I wasn’t going to get into the bell hooks versus Beyoncé fray over Lemonade and its myriad implications. I resisted the echo chamber hoping the frenzy would die down sooner rather than later. I told myself that there really was no point of debating the merits of either side since most of the dialogue has been forced into imaginary binaries like “old feminism” versus “new feminism”, intellectual versus artistic expression, academic versus non-academic, and the like. But, after seeing a Feministing article called “A Black Feminist Roundtable on bell hooks, Beyoncé, and “Moving Beyond Pain”,” I think it might be time we start thinking more critically about how we situate both women’s feminisms and who we foreground when critiquing them.
All of this started last week when foremother of Black Feminism bell hooks published a critique of Lemonade called “Moving Beyond Pain.” (Some would say this actually started when hooks called Beyoncé a “terrorist” because of her phenotypic imagery and effect on young Black girls but I am choosing to start with this recent issue).
In her critique, hooks offers both an anti-capitalist and anti-patriarchal analysis of the visual experience and lyrics Beyoncé offered us with Lemonade.
Read the full article at Black Youth Project.
Disney’s new film Zootopia has been universally praised by critics and watchers alike. Some have even called it an “instant classic.” The film features a slew of characters dealing with structural oppression and the politics of fear, but the title should clue you into the fact that they are all animals. And while that is a major problem for me, I was more concerned about the film’s handling of race, sexism and misogyny, police brutality, and a host of other very serious issues facing communities of color. It took the same preachy, white-washed, tone-deaf tenor that just isn’t going to dismantle any oppressive institution in the United States. Continue reading “‘Zootopia’: Disney’s Feeble Attempt At Discussing Racism Without Discussing Racism”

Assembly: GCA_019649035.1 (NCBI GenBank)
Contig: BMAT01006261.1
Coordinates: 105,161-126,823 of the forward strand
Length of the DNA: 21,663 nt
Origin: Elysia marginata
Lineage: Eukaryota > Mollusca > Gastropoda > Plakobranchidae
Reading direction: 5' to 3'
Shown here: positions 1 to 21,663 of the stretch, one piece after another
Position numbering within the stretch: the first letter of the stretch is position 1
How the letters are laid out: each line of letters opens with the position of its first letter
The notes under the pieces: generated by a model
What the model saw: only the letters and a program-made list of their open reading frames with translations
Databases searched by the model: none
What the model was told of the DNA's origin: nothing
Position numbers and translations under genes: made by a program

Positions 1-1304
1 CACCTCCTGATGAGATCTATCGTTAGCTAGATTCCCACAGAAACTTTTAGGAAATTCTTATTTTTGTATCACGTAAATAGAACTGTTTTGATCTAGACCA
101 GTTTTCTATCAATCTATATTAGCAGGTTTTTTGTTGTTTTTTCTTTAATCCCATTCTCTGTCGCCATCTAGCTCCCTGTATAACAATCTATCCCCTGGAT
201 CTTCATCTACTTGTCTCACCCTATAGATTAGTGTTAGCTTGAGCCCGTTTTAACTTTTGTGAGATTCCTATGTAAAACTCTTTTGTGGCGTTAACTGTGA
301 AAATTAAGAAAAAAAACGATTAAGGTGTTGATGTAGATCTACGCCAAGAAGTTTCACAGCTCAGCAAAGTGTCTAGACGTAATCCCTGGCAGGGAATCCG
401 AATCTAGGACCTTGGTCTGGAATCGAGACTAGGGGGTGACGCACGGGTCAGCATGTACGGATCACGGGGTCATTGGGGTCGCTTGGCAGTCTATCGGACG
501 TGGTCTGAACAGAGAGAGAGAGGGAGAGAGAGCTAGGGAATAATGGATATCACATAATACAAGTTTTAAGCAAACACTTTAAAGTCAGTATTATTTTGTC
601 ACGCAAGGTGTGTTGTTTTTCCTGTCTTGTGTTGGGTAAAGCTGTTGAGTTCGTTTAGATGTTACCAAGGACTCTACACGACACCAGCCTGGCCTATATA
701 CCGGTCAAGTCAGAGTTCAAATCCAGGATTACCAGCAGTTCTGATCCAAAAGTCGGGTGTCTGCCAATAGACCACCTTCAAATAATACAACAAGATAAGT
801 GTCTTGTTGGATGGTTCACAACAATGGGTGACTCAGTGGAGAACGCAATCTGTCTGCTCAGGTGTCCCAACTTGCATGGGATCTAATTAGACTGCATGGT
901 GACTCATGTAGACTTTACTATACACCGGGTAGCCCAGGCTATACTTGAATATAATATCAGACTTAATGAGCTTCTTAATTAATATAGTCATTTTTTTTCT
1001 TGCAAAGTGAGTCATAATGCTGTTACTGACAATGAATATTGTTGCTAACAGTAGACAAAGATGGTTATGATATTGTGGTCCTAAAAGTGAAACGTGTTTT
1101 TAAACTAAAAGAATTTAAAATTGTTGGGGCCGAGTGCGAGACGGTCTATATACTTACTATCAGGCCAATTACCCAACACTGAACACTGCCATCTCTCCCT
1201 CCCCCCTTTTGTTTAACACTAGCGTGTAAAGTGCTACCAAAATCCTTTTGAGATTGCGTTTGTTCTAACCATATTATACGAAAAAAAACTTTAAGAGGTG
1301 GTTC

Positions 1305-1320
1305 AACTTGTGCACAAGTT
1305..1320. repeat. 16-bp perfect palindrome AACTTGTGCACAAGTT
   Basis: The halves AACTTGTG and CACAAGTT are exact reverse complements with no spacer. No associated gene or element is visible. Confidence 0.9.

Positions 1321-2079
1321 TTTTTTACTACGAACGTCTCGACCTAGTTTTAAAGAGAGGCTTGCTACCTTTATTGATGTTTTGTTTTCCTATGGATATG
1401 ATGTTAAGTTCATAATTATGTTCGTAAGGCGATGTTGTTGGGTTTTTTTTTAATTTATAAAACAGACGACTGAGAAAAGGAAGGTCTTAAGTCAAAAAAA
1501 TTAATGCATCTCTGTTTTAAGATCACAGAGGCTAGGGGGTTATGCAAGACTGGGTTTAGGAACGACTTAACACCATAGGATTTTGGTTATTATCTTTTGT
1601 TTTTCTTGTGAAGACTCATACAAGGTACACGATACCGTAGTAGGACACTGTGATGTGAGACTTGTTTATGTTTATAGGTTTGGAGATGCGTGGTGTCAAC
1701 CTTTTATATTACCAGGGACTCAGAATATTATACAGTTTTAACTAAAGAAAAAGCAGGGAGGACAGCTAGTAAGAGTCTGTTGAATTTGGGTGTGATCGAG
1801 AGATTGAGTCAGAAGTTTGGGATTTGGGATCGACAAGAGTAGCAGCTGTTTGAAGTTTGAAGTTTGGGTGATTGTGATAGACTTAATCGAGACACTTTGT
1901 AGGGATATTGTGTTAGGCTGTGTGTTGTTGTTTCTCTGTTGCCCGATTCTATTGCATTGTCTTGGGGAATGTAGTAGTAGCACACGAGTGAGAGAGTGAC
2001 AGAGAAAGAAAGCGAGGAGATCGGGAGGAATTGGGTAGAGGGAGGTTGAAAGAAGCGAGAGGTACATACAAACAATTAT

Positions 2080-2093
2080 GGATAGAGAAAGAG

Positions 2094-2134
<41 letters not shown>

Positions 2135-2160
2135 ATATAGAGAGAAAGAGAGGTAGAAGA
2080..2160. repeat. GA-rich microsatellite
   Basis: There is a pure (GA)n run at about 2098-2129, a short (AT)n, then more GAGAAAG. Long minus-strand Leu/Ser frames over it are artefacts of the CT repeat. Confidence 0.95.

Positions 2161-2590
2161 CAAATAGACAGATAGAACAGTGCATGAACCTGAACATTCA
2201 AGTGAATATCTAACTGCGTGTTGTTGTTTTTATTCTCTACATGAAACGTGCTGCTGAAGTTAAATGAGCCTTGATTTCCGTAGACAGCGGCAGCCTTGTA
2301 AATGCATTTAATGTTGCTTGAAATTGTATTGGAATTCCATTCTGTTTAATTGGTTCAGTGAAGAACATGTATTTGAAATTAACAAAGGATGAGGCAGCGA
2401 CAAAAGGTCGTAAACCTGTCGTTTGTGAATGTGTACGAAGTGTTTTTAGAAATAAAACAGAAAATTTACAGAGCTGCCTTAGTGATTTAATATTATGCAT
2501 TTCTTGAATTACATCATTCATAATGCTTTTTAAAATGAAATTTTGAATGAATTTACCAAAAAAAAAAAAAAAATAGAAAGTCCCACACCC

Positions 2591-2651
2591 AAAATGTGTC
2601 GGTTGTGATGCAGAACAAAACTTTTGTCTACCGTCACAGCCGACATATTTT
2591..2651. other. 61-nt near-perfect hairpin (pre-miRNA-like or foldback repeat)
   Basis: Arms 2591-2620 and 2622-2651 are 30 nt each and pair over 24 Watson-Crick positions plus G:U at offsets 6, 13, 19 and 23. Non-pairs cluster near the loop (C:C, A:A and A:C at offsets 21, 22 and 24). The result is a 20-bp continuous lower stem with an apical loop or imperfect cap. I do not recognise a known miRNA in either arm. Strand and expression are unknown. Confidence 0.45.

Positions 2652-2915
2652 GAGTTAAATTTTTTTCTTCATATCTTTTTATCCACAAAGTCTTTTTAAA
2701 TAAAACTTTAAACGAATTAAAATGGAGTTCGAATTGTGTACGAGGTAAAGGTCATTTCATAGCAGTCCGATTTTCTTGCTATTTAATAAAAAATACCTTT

Folks have been concerned about Meagan Good’s clothing choices for what feels like forever. A few years ago, she was in the news for wearing a revealing dress (that she looked absolutely stunning in) as a Christian woman and a reverend’s wife. The concern was that her attire didn’t match up with her faith. Now, video footage has emerged of yet another person who identifies as Christian maligning Good and telling her to “cover up.” Continue reading “Let’s stop bothering Meagan Good about her clothes”
In December 2013, news broke that a young, well-to-do 16-year-old White male named Ethan Couch had been sentenced to probation after mowing down four people in a drunken stupor, killing them all and injuring two others. The claim: he suffered from something called “affluenza” – a problem which kept him from truly understanding the consequences of his actions because he had grown up never really having to answer for anything. Now, Couch is defying those orders and evading capture by police, and even the FBI and US Marshals. Oddly though, there seems to be a deafening silence coming from all those people shouting “all lives matter” at the protestors and demonstrators all over this country who have been speaking out against the murders of innocent Black and Brown people. I wonder why… Continue reading “Why Aren’t the ‘All Lives Matter’ People Outraged About Ethan Couch?”